I’d argue that leading up to the event, CEO Elon Musk was hyping the Tesla electric truck unveiling even more than your average Tesla event, which led us to set some crazy high expectations for the truck.

Surprisingly, Tesla actually met most of our expectations and they even crushed a few of them. Here’s our quick recap of the event.

As usual, Tesla knows how to throw a nice party.

Of course, as usual, it was also late, but the company made sure to feed drinks to the few hundred attendees while we waited packed shoulder to shoulder in a hangar at the Hawthorne airport, where Tesla’s design studio is located.

The first surprise of the night came as soon as those two trucks drove down the tarmac in onto the stage.

It showcased the two different Tesla Semi configurations with the previously spied Class 8 aerodynamic prototype and a new never seen lower roof version.

Musk then went into the truck’s performance, which he described as “BAMF”, which stands for “bad ass mother f**ker.”

The truck achieved a drag coefficient of 0.36, which is unprecedented for a truck and even beats several modern passenger cars.

He confirmed that it is equipped with 4 independent electric motors on rear axles – enabling insane torque for a 0 to 60 mph acceleration with a full load in 20 seconds.

That’s one of the specs that was right in line with our “mind-blowing expectations.” As for without a full load, we are talking about 5 seconds to reach the same speed.

The powertrain also enables another interesting performance spec: a speed of 65 mph going up a 5% grade.

That’s about 50% faster than your average truck, which is both good for travel time and to reduce traffic.

So far, we are talking about Tesla meeting our insanely high expectations, but when it comes to range, they crushed it.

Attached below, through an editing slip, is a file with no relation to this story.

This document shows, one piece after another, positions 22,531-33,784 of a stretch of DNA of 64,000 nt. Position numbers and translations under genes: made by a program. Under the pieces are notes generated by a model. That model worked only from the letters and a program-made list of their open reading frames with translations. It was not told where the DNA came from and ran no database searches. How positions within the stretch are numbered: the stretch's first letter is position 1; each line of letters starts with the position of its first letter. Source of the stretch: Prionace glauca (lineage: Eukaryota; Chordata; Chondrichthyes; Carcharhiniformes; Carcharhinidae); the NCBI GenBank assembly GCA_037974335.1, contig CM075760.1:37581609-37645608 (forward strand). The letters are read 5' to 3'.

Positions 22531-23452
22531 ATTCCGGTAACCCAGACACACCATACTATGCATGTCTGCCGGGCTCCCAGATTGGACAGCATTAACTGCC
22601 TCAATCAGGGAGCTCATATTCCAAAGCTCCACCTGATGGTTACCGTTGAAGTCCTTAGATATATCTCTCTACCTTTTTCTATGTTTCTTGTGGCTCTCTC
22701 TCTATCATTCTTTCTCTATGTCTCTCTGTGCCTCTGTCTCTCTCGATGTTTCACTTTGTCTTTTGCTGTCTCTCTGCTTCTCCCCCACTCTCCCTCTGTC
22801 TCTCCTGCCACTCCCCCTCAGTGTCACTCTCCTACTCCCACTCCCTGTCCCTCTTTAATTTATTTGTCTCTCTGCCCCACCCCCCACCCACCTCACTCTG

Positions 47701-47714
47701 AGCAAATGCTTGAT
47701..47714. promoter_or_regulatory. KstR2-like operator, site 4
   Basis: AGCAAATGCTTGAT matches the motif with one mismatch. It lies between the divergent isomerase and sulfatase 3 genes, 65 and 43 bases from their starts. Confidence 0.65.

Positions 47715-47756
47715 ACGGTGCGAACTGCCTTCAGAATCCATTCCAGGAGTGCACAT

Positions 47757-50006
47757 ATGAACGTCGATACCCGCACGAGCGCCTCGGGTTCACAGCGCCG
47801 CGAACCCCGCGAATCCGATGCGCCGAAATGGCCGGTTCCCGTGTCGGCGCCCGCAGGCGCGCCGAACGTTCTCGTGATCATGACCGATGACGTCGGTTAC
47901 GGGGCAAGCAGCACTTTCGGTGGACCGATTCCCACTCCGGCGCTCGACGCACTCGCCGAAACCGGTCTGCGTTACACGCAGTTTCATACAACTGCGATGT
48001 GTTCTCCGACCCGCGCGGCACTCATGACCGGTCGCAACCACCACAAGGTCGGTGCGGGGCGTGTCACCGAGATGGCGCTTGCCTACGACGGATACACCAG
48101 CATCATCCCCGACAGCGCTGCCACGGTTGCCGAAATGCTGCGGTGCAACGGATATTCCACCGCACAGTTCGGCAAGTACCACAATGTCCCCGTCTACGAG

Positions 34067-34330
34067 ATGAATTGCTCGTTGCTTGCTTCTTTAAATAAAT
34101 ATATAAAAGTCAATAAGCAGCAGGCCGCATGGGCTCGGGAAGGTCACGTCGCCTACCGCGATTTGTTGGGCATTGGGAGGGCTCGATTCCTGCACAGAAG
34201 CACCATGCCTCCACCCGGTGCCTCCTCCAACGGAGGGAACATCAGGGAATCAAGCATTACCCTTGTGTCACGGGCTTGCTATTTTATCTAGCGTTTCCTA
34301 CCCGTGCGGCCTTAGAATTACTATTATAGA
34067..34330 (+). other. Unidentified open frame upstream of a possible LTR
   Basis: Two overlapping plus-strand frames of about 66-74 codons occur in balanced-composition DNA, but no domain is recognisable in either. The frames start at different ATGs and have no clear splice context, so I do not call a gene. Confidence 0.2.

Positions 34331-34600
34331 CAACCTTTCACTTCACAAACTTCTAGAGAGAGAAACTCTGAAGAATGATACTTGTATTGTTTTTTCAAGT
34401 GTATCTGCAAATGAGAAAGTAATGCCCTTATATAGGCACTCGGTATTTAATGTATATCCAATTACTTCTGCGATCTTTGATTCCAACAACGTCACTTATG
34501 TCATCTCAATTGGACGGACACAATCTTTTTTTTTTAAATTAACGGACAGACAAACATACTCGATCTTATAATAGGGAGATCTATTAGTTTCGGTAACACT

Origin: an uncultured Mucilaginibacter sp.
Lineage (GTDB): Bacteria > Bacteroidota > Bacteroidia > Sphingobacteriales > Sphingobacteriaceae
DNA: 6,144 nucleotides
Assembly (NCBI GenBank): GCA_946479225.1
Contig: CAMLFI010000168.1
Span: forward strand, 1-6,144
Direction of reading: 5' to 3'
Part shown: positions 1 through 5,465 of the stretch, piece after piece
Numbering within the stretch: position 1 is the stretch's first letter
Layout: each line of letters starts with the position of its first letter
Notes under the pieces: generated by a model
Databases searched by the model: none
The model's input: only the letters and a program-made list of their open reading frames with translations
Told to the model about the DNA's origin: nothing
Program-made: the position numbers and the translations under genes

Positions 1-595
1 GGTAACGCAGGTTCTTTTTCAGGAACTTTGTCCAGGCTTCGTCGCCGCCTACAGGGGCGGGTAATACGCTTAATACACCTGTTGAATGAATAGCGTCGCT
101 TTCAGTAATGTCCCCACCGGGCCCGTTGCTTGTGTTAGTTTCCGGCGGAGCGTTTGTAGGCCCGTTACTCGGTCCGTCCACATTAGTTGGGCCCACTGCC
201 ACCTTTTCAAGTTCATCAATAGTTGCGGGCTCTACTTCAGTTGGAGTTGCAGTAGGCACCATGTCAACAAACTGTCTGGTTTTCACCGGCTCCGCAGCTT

Musk announced two different battery pack configurations for 300 and 500 miles of range on a single charge. While a 300-mile range was within our expectations, a 500-mile range is definitely something else and should easily enable long-distance routes. And that’s with a full load:

Tesla didn’t want to release the battery pack specs in those trucks to enable this kind of range, but we can deduct a rough capacity of 1,000 kWh if we take Tesla’s “<2 kWh per mile” of energy consumption times 500 miles of range at highway speed.

That’s definitely way bigger than we anticipated and almost rises to a battery breakthrough level.

Musk also briefly mentions some semi-autonomous driving capacity – though he made sure not to mention anything about the possibility of fully self-driving capacity, which would be sure to upset a lot of truck drivers.

Instead, Musk announced that the Tesla Semi will come standard with ‘Enhanced Autopilot Features’ and that it will be able to create semi-automated convoys.

The last important spec that Musk announced at the event was the charging capacity of the truck.

Now the long-awaited Supercharger V3 announcement was part of our expectations and we hinted at a ‘Megacharger’, which Tesla now confirmed is the new name of the charging stations, but the actual charging rate has simply blown our minds and crushed our expectations.

Musk talked about the new megachargers adding 400 miles of range on the Tesla Semi in just 30 minutes. Using the same metrics released by Tesla for energy consumption, it would translate into roughly 1.6 MW charging or about more than 10 times more powerful than Tesla’s current Superchargers.

They apparently look the same too:

After that, Musk moved into what fleet operators actually want to know: the economics of those trucks. After all, freight transport is a business and no matter how cool the truck looks and how insane the specs are, they want to know what kind of economics those specs enable.

In our expectation post, we said we were looking for a price tag of around $250,000 and a cost of operation per mile of $0.40 to $0.60.

Unfortunately, Tesla didn’t announce the price tag of the truck and instead, the company appears to have included the price into the cost of operation.

Here it is (without and with convoy enabled):

It’s hard to say without a comprehensive breakdown on those numbers, but it seems to be roughly in line with our expectations or even beating our expectations when talking about the convoy cost of operations.

It is certainly good enough for plenty of fleet operators. Dozens of them were at the event and they had already placed reservations for the truck with a $5,000 deposit per truck, which is not expected to hit the market until 2019.

What do you guys think? Are we alone in having our minds blowns by those specs? Let us know in the comment section below.

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